Coronary Access Following Redo TAVR: Impact of THV Design, Implant Technique, and Cell Misalignment

David Meier, Mariama Akodad, Uri Landes, Aaron M. Barlow, Andrew G. Chatfield, Althea Lai, Georgios Tzimas, Gilbert H.L. Tang, Thomas Puehler, Georg Lutter, Jonathon A. Leipsic, Lars Søndergaard, David A. Wood, John G. Webb, Stephanie L. Sellers, Janarthanan Sathananthan

Research output: Contribution to journalArticlepeer-review

4 Scopus citations


Background: The implications and potential challenges of coronary access after redo transcatheter aortic valve replacement (TAVR) are unknown. Objectives: The authors sought to evaluate the impact of different transcatheter heart valve (THV) designs, neoskirt height, implant technique, and cell misalignment on coronary access after redo TAVR. Methods: Different THV designs (Sapien 3 [Edwards Lifesciences LLC], Evolut Pro [Medtronic], ACURATE neo [Boston Scientific Corporation], and Portico [Abbott Structural Heart]) and sizes were implanted inside Sapien XT (Edwards Lifesciences LLC) and Evolut R (Medtronic) THVs, which were modeled as the “failed” THVs, at different implant depths. Valve combinations underwent micro–computed tomography to determine the neoskirt height and dimensions of the lowest accessible cell for potential coronary access. This was compared with dimensions of 6-F/7-F/8-F coronary guiding catheters. Results: Redo TAVR combinations resulted in a wide range of neoskirt heights (15.4-31.6 mm) and a variable diameter of the lowest accessible cell (1.9-21.8 mm). An ACURATE neo implanted in a Sapien XT resulted in the largest accessible cells, whereas a Portico implanted in a Sapien XT resulted in the lowest neoskirt heights. The smallest accessible cell was observed in the Evolut Pro–in–Evolut R configuration with higher neoskirt heights. Redo TAVR in a tall frame valve with supra-annular leaflets caused a taller neoskirt height. In Evolut-in-Evolut combinations, misalignment of the cells of the 2 THVs reduced the cell area by 30% to 50% compared with an aligned configuration. Conclusions: This study demonstrates that different redo TAVR combinations are not equivalent in terms of future coronary access. Redo TAVR using a tall frame valve in a failed tall frame valve and misaligned cells may lead to potentially challenging coronary access.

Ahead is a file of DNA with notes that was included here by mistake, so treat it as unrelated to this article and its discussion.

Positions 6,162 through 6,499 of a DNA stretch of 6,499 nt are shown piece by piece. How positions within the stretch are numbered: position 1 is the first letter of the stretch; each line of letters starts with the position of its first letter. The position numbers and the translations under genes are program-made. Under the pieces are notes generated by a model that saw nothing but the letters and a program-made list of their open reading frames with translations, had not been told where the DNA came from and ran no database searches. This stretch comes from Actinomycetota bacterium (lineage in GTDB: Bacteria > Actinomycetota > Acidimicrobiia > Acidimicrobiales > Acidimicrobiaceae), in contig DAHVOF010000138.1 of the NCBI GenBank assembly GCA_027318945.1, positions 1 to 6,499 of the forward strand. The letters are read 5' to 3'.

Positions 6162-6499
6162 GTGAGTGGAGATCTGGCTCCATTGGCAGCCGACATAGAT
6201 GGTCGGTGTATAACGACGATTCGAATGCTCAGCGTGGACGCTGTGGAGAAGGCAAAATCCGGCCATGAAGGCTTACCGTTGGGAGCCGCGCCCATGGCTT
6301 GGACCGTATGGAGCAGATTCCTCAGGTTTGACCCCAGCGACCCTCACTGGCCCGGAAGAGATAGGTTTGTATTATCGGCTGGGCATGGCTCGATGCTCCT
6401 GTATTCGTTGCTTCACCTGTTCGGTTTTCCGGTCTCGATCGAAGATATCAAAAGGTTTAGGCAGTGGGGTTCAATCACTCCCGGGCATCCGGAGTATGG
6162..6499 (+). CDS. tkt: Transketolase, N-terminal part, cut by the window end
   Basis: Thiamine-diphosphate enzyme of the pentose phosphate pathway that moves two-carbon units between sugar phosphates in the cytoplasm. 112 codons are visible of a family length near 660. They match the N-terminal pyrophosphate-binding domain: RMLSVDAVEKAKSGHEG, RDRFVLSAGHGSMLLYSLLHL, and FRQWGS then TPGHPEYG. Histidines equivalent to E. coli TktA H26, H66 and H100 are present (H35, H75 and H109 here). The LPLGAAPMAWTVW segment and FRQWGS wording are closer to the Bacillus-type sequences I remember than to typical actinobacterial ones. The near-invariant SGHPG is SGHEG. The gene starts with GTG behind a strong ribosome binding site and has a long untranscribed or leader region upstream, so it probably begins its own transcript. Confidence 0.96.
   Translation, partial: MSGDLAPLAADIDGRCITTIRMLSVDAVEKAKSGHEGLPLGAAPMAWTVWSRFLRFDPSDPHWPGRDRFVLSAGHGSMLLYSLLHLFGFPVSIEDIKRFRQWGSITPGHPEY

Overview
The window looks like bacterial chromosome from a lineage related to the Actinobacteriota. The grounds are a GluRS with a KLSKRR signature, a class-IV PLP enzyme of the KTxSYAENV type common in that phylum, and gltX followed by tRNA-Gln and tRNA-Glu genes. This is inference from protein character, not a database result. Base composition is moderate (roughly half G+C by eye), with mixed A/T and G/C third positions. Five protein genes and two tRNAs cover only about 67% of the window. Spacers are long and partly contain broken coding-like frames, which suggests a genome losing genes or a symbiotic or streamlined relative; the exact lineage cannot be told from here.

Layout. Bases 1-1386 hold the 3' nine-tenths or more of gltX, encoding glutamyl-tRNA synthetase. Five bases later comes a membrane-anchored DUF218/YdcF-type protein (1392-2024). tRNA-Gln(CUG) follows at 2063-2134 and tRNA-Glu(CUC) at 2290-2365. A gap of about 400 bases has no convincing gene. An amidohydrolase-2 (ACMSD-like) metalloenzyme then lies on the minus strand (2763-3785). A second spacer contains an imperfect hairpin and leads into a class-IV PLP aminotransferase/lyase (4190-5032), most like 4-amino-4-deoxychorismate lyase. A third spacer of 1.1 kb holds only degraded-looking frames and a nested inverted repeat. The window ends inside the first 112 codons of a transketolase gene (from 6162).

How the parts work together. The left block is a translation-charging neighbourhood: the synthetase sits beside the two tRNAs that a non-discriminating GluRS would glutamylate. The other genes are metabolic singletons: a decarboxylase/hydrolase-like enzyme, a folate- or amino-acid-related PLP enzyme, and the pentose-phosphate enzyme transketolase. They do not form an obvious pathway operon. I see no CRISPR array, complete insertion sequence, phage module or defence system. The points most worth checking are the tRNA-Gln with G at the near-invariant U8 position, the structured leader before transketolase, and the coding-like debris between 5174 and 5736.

Original languageEnglish
Pages (from-to)1519-1531
Number of pages13
JournalJACC: Cardiovascular Interventions
Issue number15
StatePublished - 8 Aug 2022
Externally publishedYes


  • TAVR
  • coronary access
  • redo-TAVR
  • valve-in-valve


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